Kettle’s Whistle. Objectivity vs. Subjectivity
Did you know that when The Guardian art correspondent paid a studio visit to Turner Prize finalist Lynette Yiadom-Boakye in London last May, two men were loitering outside the building, mobiles in hand, one yelling, “Are you Becca?” at no one in particular? And that in The New Yorker’s obituary for Chantal Akerman, dispersed amongst the list of the filmmaker’s notable achievements, there was a story about the time the writer “paid a visit to her Paris apartment and was offered chocolate from Belgium?” When yet another Guardian journalist met Ben Kinsley to discuss Robot Overloads, the actor remarked how awesome the phone used by the interviewer to record the conversation was in a “mellow and chocolatey voice.” The obsession to talk about recording devices in the course of an interview must be a spreading calamity. Even Rolling Stone, while conferring with the cast of Star Wars: The Force Awakens last December, deemed important to report Harrison Ford’s glances at the twin digital recorders brought for the occasion and how bad he felt once he learned that they “actually used three for Bruce Springsteen.”
It’s been now 46 years since Hunter S. Thompson managed to file a report of the Kentucky Derby for Scanlan’s Monthly without even mentioning the race-a remarkable if unusual exercise in the craft of sports journalism that would soon earn Thompson a seat, next to Norman Mailer and Truman Capote, in the pantheon of those authors masterfully able to describe the events that surround them through first-person subjectivity lens. Indeed, for quite a long time such position was refreshing–the journalistic application of what in physics is known as the “observer effect,” according to whom a degree of participation is necessary in order to develop a full comprehension of the subject. Yet, every great invention always comes with unwanted negative consequences, and the disconcerting, increasing urge contemporary writers have to embellish their facts with distracting decoration seems to point towards a gloomy scenario. The examples mentioned at the beginning are not attempts to furnish the reader with a sympathetic entry point or a moment of identification, but rather indicators of the authors’ desperate desire to star in their own story. It is, of course, possible that an element of self-preservation is involved, with writers focusing on mundane details or venting some kind of familiarity with the subject to give evidence of their presence on the front line. It is also possible that a less defensive but equally well-meant belief that recounting absolutely everything, from the most topical aspects of a conversation to the most insignificant trivia, will help the readership walk away with a full, unpurged picture of the events. Either way, there is no escape that in the vast majority of cases, at least judging from how a lot of broadsheets and periodicals operate these days, what the deployment of this strategy has accomplished so far is at its best the lame journalism that gave us Sarah Thornton’s Seven Days in the Art World, and at its worse those not-too-subtle forms of self-celebration that end up being corrupting, with the author’s sizable ego diminishing rather than heightening the effectiveness of the story.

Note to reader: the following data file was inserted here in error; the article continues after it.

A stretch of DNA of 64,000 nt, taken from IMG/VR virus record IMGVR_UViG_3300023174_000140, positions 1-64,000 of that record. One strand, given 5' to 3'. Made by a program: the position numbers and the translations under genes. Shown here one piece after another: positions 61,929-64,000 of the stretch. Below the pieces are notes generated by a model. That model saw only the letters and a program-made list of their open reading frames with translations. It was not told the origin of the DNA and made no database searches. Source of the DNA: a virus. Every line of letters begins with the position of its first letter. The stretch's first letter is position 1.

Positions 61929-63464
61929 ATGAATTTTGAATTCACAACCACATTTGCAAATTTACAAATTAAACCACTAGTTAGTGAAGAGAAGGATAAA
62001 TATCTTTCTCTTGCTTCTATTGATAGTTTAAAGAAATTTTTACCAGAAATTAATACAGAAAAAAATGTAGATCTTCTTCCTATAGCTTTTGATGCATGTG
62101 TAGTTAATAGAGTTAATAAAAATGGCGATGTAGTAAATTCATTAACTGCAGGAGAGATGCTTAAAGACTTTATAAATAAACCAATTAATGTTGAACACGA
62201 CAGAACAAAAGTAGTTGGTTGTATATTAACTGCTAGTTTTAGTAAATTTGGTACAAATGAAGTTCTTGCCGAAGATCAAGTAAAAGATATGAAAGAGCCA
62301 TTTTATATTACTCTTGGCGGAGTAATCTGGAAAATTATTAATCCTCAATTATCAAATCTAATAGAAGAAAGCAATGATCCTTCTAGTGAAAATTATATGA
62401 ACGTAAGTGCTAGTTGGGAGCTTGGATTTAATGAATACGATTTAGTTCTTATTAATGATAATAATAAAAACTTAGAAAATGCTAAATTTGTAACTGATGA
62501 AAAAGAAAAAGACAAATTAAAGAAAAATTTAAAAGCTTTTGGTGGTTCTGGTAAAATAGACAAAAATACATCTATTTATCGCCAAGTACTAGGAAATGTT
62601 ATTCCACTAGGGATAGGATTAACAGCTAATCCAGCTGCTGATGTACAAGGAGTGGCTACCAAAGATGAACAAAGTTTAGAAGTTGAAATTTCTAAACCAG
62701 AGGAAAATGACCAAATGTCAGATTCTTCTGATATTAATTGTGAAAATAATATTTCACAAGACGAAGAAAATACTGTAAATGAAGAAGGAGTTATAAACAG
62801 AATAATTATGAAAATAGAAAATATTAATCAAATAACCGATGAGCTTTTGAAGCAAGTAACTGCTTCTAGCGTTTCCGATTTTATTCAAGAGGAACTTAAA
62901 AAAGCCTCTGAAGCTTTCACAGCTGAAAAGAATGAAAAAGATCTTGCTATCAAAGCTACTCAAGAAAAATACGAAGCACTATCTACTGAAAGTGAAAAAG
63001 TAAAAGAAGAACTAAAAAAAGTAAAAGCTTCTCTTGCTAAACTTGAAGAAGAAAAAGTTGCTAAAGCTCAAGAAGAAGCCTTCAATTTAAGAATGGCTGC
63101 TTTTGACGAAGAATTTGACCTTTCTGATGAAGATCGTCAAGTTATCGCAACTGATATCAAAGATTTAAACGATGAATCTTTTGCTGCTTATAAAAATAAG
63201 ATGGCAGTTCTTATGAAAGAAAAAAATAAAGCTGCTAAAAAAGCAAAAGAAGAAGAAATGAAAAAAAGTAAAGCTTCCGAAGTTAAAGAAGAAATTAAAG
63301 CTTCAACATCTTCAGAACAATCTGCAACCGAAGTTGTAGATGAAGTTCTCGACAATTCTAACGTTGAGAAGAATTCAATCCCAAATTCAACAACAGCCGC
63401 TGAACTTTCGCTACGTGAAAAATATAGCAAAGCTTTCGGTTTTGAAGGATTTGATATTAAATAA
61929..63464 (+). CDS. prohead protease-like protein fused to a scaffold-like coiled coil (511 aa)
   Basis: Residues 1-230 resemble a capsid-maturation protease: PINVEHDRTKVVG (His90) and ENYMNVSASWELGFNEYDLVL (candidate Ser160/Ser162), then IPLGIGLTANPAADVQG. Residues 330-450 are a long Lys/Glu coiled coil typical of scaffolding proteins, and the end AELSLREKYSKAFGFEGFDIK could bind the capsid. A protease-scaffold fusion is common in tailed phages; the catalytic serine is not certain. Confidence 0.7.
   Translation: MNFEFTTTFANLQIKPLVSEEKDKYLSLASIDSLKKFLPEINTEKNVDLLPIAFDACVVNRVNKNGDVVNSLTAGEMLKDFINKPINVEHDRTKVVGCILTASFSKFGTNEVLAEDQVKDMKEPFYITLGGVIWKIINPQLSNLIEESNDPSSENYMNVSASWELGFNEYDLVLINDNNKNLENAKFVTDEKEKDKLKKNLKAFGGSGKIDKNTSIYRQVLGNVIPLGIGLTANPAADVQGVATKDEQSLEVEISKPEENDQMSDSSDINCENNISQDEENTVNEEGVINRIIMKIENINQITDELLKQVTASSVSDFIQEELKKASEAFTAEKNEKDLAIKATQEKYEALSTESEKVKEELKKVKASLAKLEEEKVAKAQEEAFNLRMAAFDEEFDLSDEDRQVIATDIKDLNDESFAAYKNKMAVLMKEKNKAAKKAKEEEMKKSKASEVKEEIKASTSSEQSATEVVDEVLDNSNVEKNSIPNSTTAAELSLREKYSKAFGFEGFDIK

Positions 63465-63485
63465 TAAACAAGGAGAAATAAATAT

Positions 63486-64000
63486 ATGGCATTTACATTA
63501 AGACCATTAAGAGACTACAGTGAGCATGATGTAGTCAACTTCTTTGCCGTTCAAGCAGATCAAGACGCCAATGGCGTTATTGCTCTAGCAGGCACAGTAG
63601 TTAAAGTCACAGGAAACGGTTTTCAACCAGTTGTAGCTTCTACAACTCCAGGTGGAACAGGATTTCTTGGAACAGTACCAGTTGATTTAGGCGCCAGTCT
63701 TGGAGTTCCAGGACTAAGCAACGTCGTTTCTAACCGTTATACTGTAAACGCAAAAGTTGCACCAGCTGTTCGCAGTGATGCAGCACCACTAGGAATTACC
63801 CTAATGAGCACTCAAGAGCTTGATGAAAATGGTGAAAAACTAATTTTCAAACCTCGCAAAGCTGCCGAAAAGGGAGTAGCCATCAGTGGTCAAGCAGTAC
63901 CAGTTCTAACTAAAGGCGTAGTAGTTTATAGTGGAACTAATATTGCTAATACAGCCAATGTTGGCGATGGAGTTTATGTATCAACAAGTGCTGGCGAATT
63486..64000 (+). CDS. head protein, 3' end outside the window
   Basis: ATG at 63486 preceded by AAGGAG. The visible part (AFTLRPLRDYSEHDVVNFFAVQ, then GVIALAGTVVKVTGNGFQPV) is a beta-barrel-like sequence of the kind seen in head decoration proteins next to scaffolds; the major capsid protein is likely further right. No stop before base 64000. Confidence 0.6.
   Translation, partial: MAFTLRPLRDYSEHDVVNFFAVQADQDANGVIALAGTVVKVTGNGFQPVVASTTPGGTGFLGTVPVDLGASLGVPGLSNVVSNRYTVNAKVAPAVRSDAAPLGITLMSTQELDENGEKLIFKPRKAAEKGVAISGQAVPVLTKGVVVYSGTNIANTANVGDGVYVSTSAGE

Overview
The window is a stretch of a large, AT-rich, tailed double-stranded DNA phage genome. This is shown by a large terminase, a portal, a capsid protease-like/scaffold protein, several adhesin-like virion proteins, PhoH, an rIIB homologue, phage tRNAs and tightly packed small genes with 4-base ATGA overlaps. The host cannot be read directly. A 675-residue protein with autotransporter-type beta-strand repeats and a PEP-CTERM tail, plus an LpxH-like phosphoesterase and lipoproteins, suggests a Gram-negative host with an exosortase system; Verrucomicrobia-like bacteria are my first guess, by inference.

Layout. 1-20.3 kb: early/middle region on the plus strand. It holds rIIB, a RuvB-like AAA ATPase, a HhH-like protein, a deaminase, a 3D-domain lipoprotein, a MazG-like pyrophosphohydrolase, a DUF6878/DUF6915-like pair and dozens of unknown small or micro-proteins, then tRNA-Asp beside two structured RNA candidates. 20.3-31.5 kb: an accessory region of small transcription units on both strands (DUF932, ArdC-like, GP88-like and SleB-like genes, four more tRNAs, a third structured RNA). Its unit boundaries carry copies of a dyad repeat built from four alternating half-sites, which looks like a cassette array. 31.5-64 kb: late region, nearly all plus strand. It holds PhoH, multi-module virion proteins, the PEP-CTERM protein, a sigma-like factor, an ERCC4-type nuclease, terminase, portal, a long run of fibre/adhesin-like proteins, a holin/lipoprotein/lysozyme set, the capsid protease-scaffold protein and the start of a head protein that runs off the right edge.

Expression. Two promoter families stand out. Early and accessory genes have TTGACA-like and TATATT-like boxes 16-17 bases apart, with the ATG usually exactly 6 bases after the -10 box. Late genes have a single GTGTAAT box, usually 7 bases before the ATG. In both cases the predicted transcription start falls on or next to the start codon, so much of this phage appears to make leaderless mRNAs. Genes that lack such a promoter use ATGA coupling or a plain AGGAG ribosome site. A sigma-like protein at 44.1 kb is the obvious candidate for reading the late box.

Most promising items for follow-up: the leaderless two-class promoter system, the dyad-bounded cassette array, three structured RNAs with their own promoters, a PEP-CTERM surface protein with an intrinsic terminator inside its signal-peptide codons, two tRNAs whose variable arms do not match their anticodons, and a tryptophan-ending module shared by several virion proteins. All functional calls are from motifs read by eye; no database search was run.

It has been generically stated that journalists’ long-term frustration derives from their constantly dealing with stories and people more important than they are. Cynical as it may sound, to a certain extent it is true. But it’s also unfair. The relationship of a journalist with a story is not so parasitical. Major issues of credibility and responsibility are at stake. The best way to counteract this argument, however, shouldn’t lay in the reinforcement of the “journalist as superstar” concept, but in a serene acceptance that influence is not the same thing as power. Contrary to popular belief, the press doesn’t have the authority to stop wars, impeach presidents, destroy or make careers. What it can do is use its access to privileged and restricted areas to provide insight as well as to reflect growing consensus or disapproval. It can also select and keep stories alive-not a secondary feat in a society steadily dominated by over-information, speed and short attention span. Media in general will never lead public opinions, but they can pace them. Those writers engaged in the process of finding their own voice, rather than succumbing to self-adulation, should happily settle for that.
Michele Robecchi is a writer and curator based in London. A former managing editor of Flash Art (2001-2004) and senior editor at Contemporary Magazine (2005-2007), he is currently a visiting lecturer at Christie’s Education and an editor at Phaidon Press, where he has edited monographs about Marina Abramović, Francis Alÿs, Jorge Pardo, Stephen Shore and Ai Weiwei.